Glenn Haley, Director of Product Management, Cloudian
In today’s insecure IT landscape and the network-connected world, it is essential to understand how secure your storage system may be, and even more important, to have assurance on the degree of security implemented as the right choice to meet your needs. Ransomware attacks have increased by as much as 4000% with several high-profile attacks such as WannaCry, NotPetYa, and Maze infecting and impacting companies. Standard practices such as using WORM, backups, patching, or secure passwords are all necessary to mitigate the risk of ransomware, but they do not protect the data itself from being accessed and read. The data must also be protected to prevent it from being read if the systems are compromised. To accomplish this, companies and security teams must assess the level of risk and determine the appropriate confidentiality, integrity, and availability required in a company’s security policy.
For confidentiality, encryption is key to keeping sensitive data protected and not viewable by unwanted participants or unauthorized users. However, there are many encryption algorithms, cipher suites, and modes of operation available for providing encryption. To help with such decisions, many enterprise organizations, the public sector, and US federal agencies lean on the implementation of industry standards such as FIPS. Specifically, the FIPS 140-2, a specification established and maintained by the National Institute of Standards (NIST) that defines the critical parameters and security boundaries of protection that vendors must adhere to when using encryption.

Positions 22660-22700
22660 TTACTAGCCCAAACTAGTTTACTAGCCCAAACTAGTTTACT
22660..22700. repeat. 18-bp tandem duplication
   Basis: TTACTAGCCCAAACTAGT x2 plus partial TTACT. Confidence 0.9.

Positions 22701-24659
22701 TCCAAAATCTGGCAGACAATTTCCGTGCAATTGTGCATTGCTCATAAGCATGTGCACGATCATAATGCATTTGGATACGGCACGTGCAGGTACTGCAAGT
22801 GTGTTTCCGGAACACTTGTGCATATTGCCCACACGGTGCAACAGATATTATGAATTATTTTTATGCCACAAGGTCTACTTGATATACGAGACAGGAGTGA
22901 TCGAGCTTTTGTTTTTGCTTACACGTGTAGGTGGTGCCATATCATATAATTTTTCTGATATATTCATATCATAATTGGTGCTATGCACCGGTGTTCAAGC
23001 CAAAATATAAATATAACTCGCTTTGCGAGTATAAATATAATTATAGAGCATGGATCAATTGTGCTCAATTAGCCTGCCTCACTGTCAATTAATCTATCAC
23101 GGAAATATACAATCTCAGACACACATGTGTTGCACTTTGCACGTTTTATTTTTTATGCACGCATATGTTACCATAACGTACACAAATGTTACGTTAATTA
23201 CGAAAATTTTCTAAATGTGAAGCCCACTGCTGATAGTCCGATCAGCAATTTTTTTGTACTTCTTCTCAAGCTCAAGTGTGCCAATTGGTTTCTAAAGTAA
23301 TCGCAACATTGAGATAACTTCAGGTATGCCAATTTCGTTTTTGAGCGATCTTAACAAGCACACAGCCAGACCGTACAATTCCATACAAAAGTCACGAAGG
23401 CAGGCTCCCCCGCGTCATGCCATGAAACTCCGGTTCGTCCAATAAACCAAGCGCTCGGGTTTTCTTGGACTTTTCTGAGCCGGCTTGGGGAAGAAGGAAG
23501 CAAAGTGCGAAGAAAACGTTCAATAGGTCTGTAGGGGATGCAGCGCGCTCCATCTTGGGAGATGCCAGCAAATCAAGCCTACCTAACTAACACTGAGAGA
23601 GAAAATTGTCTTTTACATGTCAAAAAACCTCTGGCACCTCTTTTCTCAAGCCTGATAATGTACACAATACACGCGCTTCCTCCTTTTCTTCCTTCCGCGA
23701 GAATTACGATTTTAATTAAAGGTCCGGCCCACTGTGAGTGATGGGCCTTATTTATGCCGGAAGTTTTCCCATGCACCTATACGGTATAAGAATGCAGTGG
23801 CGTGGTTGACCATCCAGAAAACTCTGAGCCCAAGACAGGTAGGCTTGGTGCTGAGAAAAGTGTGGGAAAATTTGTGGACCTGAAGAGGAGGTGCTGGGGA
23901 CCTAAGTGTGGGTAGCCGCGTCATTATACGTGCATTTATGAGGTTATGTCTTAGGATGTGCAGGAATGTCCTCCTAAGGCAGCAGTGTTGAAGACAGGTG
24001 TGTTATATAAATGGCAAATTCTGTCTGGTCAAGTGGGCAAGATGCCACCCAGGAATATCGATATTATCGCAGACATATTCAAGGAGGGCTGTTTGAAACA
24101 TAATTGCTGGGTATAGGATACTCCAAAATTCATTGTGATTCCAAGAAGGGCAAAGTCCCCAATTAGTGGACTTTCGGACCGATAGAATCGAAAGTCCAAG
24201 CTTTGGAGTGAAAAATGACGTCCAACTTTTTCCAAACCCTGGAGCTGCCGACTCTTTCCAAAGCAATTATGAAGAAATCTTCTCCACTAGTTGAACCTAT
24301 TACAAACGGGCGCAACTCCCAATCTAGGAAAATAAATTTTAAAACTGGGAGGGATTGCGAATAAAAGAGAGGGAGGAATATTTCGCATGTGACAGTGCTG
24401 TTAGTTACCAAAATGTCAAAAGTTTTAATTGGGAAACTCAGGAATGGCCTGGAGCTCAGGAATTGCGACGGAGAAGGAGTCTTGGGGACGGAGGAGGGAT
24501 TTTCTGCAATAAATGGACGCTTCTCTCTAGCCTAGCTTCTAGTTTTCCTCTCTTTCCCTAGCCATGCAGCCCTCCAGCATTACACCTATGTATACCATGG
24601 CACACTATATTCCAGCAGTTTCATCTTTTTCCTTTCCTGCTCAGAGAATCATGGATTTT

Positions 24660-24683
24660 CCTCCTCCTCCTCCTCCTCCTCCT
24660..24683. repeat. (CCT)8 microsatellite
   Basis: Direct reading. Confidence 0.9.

Cloudian has recently completed its validation, and NIST awarded a FIPS 140-2 Level 1 certification for our implemented Cloudian cryptographic module integrated as part of Cloudian’s HyperStore object storage platform. Such a certification is significant for Cloudian and reflects the commitments to serving Cloudian customers. The Cloudian HyperStore architecture and native S3 support will continue to play a significant role in the ongoing innovation and expanded use of on-premises S3 cloud object storage in any environment looking to implement stronger security policies to protect their data and IT environments.
What is FIPS 140-2?